And for you Heath Bars out there, he followed up his bronze result in the all-around with a silver medal on high bar.
D. Future Schedule
This weekend is a little light compared to how things will be in June as teams start to get finalized and nations hold their last competitions, but we do have the Varna World Cup. Qualification is Thursday and Friday, finals on Saturday and Sunday, with all sessions starting at 2:00pm local time (7am ET, 4am PT). It looks like finals are on the Olympic Channel schedule for those of you in the US.
As is typical for the challenge cups in Europe, it’s not a bad field, particularly on the men’s side. High bar should be downright world class with Srbic, and Nory all on the list. On the women’s side, we thought we were going to get a Gerasimova/Vorona possible Olympic-decision showdown, but Russia has changed approach to make this more of a “lovely parting gifts” assignment for Perebinosova, Komnova, and Zubova.
There are no Olympic implications associated with the Varna World Cup—it’s just a regular ol’ world cup with Chuso and friends—which reignites the oddness that we’re holding these other world cup events but there has still been no news about Doha, the alleged final apparatus Olympic qualifier.
To me, time has expired. We’re getting pretty close to the deadline now, and if you haven’t even announced dates for the competition, let alone had a roster registration period or anything like that, how is it even supposed to happen?
Do I even bother asking, “Why didn’t you just turn Varna into the final Olympic apparatus qualifier?” or is it not worth the lost sanity?
For the weekend after, things get BUSY, with the US Championships, Pan Ams Olympic spots, the Cairo World Cup, German Nationals, and French Nationals.
Here’s a little taste (US time).
Thursday, June 3
4:00am ET/1:00am PT – Cairo World Cup, Women’s Q, Day 1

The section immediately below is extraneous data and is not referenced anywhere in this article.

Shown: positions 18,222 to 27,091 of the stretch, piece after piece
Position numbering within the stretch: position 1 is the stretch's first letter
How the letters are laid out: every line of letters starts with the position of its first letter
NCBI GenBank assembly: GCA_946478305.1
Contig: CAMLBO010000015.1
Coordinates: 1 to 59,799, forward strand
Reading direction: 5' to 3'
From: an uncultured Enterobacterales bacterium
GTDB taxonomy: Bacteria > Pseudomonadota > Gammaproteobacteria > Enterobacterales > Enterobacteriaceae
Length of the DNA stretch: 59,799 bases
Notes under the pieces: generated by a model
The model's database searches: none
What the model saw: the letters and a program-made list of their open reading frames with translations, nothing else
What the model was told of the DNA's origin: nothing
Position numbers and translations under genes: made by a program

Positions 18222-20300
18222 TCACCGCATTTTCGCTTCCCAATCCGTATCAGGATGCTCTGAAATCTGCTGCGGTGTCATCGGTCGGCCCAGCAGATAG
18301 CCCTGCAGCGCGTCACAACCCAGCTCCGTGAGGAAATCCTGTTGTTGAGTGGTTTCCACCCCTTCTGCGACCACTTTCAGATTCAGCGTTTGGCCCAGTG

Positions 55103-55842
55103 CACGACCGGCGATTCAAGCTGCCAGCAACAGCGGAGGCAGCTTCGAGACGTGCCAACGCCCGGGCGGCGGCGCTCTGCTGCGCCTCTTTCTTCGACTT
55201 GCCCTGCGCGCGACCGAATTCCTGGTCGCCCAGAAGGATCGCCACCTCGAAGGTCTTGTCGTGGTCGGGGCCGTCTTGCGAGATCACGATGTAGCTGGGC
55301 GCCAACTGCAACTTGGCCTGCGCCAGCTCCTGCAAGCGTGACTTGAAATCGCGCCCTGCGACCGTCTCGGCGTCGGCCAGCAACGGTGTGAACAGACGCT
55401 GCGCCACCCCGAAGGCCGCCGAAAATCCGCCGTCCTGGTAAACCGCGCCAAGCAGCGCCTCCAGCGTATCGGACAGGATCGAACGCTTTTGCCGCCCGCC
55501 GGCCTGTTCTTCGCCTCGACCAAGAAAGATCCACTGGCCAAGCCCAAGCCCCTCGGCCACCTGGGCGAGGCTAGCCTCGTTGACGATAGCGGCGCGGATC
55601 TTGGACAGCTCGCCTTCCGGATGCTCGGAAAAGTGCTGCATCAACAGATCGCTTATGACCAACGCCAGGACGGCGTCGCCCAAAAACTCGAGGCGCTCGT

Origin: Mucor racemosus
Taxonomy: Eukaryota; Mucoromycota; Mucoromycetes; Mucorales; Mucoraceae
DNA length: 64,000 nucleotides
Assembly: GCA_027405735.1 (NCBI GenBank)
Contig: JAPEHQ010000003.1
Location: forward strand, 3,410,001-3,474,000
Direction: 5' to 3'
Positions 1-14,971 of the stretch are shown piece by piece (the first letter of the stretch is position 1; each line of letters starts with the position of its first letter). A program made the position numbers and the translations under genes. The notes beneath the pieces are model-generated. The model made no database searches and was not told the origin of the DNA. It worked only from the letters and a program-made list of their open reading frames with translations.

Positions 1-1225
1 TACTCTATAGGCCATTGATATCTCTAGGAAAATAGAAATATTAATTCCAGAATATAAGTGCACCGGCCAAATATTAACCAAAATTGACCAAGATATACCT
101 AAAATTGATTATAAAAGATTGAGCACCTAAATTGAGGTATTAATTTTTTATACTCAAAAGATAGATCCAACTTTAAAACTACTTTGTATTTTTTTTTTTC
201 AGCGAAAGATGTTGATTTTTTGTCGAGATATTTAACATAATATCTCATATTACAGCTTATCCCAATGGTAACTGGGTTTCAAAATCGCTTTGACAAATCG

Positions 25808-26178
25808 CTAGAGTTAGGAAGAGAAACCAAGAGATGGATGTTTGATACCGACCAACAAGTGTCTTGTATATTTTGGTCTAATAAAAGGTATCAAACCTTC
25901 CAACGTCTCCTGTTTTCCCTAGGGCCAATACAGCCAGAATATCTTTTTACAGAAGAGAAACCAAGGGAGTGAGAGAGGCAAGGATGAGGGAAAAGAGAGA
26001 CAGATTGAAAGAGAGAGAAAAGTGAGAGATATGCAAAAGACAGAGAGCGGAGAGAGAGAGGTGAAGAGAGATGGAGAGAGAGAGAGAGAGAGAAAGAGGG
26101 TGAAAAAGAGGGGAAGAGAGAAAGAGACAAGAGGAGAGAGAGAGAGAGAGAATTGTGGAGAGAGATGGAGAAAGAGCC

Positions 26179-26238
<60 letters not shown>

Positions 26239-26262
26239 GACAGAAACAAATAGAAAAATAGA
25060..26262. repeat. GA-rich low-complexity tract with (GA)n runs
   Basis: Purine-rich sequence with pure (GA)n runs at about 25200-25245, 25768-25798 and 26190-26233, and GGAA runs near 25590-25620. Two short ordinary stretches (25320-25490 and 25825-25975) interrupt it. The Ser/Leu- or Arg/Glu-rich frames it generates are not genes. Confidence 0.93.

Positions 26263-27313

10:00am ET/7:00am PT – Cairo World Cup, Men’s Q, Day 1
10:30am ET/7:30am PT – German Women’s All-Around
2:00pm ET/11:00am PT – US Junior Men, Day 1
7:30pm ET/4:30pm PT – US Senior Men, Day 1
Friday, June 4
4:00am ET/1:00am PT – Cairo World Cup, Women’s Q, Day 2
8:30am ET/5:30am PT – German Men’s All-Around
10:00am ET/7:00am PT – Cairo World Cup, Men’s Q, Day 2
2:00pm ET/11:00am PT – US Junior Women, Day 1
3:30pm ET/12:30pm PT – Men’s Pan Ams (USA/Brazil subdivision)
7:30pm ET/4:30pm PT – US Senior Women, Day 1
11:00pm ET/8:00pm PT – Japan Event Championships Qualifying Part 1
Saturday, June 5
1:40am ET/10:40pm PT – Japan Event Championships Qualifying Part 2
5:30am ET/2:30am PT – German Event Finals, Day 1
8:00am ET/5:00am PT – French Men’s & Women’s All-Around
10:00am ET/7:00am PT – Cairo World Cup Event Finals, Day 1
2:00pm ET/11:00am PT – US Junior Men, Day 2
3:30pm ET/12:30pm PT – Women’s Pan Ams (Brazil subdivision)
7:30pm ET/4:30pm PT – US Senior Men, Day 2
10:20pm ET/7:20pm PT – Japan Event Championships Finals Part 1
Sunday, June 6
1:20am ET/10:20pm PT – Japan Event Championships Finals Part 2
5:30am ET/2:30am PT – German Event Finals, Day 2
8:00am ET/5:00am PT – French Event Finals
9:00am ET/6:00am PT – Pan Ams Event Finals
10:00am ET/7:00am PT – Cairo World Cup Event Finals, Day 2
1:00pm ET/10:00am PT – US Junior Women, Day 2
6:30pm ET/3:30pm PT – US Senior Women, Day 2
And then right after that, Russian Cup starts.
(Note: Germany will also have a final trial event on June 12th.)